The Risks of HRT
30 Aug 2019
The recent story hitting the news about HRT doubling the risk of breast cancer really needs a bit of explaining and clarity. This conclusion is not based on new research but as a result of reviewing evidence and reanalysing the results.
The risk of developing breast cancer really needs some context to make sense and this table illustrates the relative risks of various factors that can result in developing breast cancer.
- As can be seen there is a general risk that 23 women in 1000 will develop breast cancer.
- This number increases to 27 if the women take conventional HRT. (an extra 4)
Conventional HRT comprises oestrogen and progestogen (which is a progesterone like substance but not actually the same as the progesterone we make ourselves) The progestogen is given to protect the lining of the womb from developing womb cancer – so taking oestrogen alone is not recommended if the woman still has a womb. This risk does not apply if using natural progesterone (for example if the HRT formulation is Bio-identical HRT- which means the hormones are identical to those produced naturally by our body) The Lancet study and the NICE guidelines are looking at progestogen and not progesterone.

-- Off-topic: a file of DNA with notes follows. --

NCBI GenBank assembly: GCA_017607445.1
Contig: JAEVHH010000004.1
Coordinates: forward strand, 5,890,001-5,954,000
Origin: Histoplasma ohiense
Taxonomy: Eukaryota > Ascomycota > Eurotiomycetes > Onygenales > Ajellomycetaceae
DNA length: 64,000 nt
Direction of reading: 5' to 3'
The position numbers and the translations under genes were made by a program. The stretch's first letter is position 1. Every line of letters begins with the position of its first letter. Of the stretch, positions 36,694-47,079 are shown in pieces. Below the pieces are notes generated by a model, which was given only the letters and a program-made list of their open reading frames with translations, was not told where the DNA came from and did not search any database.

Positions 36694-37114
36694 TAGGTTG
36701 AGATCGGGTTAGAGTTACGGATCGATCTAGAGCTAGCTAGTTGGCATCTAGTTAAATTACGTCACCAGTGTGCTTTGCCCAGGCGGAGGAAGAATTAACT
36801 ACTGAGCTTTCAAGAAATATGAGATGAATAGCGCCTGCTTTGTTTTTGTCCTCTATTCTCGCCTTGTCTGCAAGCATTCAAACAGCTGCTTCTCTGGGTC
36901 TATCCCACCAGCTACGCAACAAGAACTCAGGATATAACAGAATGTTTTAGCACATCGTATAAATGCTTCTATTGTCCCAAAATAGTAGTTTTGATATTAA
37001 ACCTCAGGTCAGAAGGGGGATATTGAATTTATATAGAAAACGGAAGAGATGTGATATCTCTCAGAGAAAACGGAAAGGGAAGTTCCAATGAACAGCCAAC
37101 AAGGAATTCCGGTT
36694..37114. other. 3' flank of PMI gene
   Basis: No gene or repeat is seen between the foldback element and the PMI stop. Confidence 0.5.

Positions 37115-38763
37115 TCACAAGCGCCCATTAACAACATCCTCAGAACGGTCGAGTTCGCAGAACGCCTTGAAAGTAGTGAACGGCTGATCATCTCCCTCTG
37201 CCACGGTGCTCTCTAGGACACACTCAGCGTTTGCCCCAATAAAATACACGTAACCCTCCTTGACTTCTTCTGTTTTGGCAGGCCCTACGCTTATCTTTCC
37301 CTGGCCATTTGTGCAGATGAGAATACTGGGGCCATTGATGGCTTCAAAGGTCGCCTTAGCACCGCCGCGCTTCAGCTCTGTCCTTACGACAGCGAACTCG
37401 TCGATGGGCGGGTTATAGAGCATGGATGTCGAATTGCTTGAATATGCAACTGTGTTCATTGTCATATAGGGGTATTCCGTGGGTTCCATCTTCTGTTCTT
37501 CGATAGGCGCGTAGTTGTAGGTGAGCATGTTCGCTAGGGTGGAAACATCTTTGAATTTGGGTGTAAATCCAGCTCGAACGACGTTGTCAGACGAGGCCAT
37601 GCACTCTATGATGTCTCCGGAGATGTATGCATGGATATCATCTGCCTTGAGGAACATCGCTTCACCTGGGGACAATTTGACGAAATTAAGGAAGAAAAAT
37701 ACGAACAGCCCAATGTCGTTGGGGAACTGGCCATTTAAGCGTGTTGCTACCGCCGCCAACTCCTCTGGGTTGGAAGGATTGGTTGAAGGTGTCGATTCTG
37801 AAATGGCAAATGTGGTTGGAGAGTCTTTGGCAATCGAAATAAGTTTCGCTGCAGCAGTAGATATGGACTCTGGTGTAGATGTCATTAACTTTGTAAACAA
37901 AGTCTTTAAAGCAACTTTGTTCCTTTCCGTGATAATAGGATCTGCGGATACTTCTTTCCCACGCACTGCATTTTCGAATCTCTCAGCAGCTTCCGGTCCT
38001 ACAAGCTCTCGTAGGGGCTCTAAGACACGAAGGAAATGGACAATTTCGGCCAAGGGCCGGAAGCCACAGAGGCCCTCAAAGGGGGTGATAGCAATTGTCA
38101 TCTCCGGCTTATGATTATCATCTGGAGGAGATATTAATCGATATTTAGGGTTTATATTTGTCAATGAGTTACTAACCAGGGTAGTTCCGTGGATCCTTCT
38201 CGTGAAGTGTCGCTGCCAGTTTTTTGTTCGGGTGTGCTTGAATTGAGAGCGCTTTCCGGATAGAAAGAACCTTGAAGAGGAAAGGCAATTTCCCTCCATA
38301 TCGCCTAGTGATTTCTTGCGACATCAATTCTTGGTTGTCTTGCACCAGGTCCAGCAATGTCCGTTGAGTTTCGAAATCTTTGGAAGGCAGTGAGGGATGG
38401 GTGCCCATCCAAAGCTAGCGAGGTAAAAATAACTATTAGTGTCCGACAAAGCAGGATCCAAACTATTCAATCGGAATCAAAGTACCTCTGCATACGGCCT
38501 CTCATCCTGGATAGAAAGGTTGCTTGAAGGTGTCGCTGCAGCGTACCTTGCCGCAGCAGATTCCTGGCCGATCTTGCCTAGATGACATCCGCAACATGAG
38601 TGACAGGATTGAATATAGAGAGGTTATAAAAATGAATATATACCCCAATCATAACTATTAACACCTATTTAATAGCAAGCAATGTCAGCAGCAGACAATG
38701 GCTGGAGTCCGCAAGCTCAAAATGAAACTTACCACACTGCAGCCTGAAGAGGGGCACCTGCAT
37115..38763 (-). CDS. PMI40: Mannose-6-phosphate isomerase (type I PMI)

- If the woman has no womb and is taken oestrogen only HRT (but no progestogen) then the risk drops to 19 women in 1000 (so the oestrogen gives some protection) (reduce by 4)
- If the woman is taking the combined contraceptive pill (oestrogen and progestogen) then the risk increases to 27 out of 1000. (an extra 3)
- If the woman drinks 2 or more units of alcohol per day then this increases the risk of breast cancer to 28 out of 1000 (an extra 5)
- If the woman smokes then the risk goes up to 26 out of 1000 (an extra 3)
- The risk rises dramatically if she is overweight – a BMI of 30 or above increases the risk to 47 women in 1000 (an extra 24)
- If the woman exercises, taking just 2.5 hours of moderate exercise per week then the risk drops to 16 women in 1000 (reduce by 7)
So even if the risk of breast cancer attributable to taking conventional HRT was deemed to be double what had previously been thought, ( an extra 4 people in 1000) as published in the Lancet, it can readily be understood that this is not a huge increase when it is so possible to influence other confounding factors like exercise, alcohol, smoking and being overweight.
In fact if one wanted to positively influence the risk of getting breast cancer then not being overweight, not smoking nor drinking excess alcohol combined with taking oestrogen only HRT combined with Bio-identical progesterone and exercising regularly could lower the risk to 12 women in 1000 -which is surely worth considering.